Why Sleep Studies Are Necessary Before Treating Snoring

Mon, Oct 04, 2010

In a study published recently in the Journal of Laryngology & Otology, a cohort of 31 supposed ‘simple snorers’ underwent overnight polysomnograms (PSG) to determine the real nature of their condition.  

The sleep studies found that only two were actually ‘simple snorers’.

Of the remainder, two suffered from upper airway resistance syndrome, nine (29 per cent) suffered from mild obstructive sleep apnoea (OSA), seven (22.6 per cent) suffered from moderate OSA, and 11 (35.5 per cent) suffered from severe OSA.

That means 93.5% of the patients who thought they were simply dealing with an embarrassing noise ... were actually dealing with a serious health issue.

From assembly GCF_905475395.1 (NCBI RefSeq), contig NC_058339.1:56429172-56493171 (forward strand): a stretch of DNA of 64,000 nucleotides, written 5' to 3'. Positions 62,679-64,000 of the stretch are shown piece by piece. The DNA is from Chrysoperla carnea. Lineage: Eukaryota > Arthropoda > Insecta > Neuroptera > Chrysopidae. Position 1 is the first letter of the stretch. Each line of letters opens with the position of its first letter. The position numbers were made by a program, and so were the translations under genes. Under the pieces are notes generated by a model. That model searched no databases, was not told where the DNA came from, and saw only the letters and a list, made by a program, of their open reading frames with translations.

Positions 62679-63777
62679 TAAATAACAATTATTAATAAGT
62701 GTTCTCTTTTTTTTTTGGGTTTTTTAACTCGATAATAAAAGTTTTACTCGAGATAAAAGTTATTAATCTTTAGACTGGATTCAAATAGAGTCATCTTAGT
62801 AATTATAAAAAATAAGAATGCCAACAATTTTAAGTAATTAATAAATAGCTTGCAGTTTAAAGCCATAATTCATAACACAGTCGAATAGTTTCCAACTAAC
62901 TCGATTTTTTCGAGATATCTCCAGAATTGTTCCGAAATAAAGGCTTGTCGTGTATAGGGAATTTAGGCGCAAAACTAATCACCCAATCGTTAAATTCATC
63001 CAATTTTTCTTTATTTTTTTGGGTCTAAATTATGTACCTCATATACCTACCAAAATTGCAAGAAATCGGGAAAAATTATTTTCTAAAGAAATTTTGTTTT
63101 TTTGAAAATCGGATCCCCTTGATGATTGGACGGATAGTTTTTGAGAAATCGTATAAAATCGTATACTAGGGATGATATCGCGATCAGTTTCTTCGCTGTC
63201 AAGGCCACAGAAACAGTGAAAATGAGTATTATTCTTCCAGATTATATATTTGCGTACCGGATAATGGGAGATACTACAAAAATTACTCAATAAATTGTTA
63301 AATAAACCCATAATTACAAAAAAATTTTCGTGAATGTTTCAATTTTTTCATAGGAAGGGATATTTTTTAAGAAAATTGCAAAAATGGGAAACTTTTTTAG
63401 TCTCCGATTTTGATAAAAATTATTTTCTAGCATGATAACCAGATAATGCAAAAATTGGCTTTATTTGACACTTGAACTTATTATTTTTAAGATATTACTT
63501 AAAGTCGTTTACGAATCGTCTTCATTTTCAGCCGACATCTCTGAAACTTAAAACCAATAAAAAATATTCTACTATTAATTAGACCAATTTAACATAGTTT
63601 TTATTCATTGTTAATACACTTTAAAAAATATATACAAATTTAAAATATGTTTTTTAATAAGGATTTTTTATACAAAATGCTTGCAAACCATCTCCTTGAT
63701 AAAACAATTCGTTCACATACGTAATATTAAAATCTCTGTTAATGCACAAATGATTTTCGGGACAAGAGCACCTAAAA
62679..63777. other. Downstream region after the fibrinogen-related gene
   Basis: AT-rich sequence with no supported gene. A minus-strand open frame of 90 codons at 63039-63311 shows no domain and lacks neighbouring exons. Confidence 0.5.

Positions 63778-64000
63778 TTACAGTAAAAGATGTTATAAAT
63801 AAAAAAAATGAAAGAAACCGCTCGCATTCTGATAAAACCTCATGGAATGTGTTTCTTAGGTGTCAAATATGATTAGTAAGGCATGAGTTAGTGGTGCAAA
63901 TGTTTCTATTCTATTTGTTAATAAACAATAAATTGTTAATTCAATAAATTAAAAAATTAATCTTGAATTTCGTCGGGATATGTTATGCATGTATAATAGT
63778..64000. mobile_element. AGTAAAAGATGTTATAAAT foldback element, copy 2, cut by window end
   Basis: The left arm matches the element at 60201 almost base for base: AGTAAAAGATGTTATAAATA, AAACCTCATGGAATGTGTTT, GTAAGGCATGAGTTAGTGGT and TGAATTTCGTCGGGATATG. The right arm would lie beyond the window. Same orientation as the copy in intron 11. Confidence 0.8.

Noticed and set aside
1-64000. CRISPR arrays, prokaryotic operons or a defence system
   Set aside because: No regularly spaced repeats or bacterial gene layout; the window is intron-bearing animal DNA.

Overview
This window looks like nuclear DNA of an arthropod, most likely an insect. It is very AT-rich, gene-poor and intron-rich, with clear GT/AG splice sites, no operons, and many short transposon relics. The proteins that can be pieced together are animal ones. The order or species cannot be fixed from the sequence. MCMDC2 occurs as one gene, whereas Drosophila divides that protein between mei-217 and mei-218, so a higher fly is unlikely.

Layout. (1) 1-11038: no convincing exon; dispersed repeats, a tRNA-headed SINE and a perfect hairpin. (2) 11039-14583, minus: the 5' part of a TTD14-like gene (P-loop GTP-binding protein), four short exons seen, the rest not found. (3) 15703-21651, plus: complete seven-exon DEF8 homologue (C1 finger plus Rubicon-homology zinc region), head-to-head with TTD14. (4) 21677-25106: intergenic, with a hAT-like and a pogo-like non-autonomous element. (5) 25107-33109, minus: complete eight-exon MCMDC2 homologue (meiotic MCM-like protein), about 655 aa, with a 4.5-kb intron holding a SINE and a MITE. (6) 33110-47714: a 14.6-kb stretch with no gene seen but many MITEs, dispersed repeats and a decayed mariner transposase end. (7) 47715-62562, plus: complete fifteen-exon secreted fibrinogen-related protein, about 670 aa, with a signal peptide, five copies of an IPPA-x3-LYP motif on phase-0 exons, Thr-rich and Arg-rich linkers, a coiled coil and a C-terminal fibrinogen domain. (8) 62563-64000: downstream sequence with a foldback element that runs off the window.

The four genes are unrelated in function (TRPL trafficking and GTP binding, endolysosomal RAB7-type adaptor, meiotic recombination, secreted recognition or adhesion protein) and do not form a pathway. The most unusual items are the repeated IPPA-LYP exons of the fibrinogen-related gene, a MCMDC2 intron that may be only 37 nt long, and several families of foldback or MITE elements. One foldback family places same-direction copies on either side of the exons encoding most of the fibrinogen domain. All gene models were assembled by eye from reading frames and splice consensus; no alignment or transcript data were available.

And that's not to say 'simple snoring' isn't bad enough anyway.  The reality is snoring is clear evidence of an impaired airflow anyway.  While there might not be any obstructions or breathing stoppages, the extra effort required to breathe still takes its toll on the sufferer.  There are no circumstances when that can be considered healthy.

It is virtually impossible to determine whether OSA exists without conducting a diagnostic sleep study (PSG), and given the serious consquences of OSA, the above-mentioned study clearly demonstrates why sleep studies must form part of the assessment and treatment pathway even for supposed ‘simple snoring’. 

Don't be tempted to 'skip' this step in your treatment pathway ... and be very wary of any treatment provider who tries to persuade you that a preliminary sleep study is not necessary.  

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